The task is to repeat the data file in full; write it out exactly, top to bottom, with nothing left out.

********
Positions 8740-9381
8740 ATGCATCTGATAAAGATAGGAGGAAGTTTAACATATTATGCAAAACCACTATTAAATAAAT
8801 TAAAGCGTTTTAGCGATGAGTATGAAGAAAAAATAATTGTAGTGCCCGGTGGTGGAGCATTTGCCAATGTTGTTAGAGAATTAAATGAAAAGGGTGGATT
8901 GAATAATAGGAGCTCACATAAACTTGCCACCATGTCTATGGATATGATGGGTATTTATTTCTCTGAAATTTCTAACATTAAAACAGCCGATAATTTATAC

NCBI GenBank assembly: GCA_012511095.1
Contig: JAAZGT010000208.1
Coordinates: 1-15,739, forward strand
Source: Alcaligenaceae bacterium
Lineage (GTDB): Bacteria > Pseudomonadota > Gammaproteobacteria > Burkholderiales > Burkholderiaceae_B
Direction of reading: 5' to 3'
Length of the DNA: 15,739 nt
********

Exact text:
Positions 8740-9381
8740 ATGCATCTGATAAAGATAGGAGGAAGTTTAACATATTATGCAAAACCACTATTAAATAAAT
8801 TAAAGCGTTTTAGCGATGAGTATGAAGAAAAAATAATTGTAGTGCCCGGTGGTGGAGCATTTGCCAATGTTGTTAGAGAATTAAATGAAAAGGGTGGATT
8901 GAATAATAGGAGCTCACATAAACTTGCCACCATGTCTATGGATATGATGGGTATTTATTTCTCTGAAATTTCTAACATTAAAACAGCCGATAATTTATAC

NCBI GenBank assembly: GCA_012511095.1
Contig: JAAZGT010000208.1
Coordinates: 1-15,739, forward strand
Source: Alcaligenaceae bacterium
Lineage (GTDB): Bacteria > Pseudomonadota > Gammaproteobacteria > Burkholderiales > Burkholderiaceae_B
Direction of reading: 5' to 3'
Length of the DNA: 15,739 nt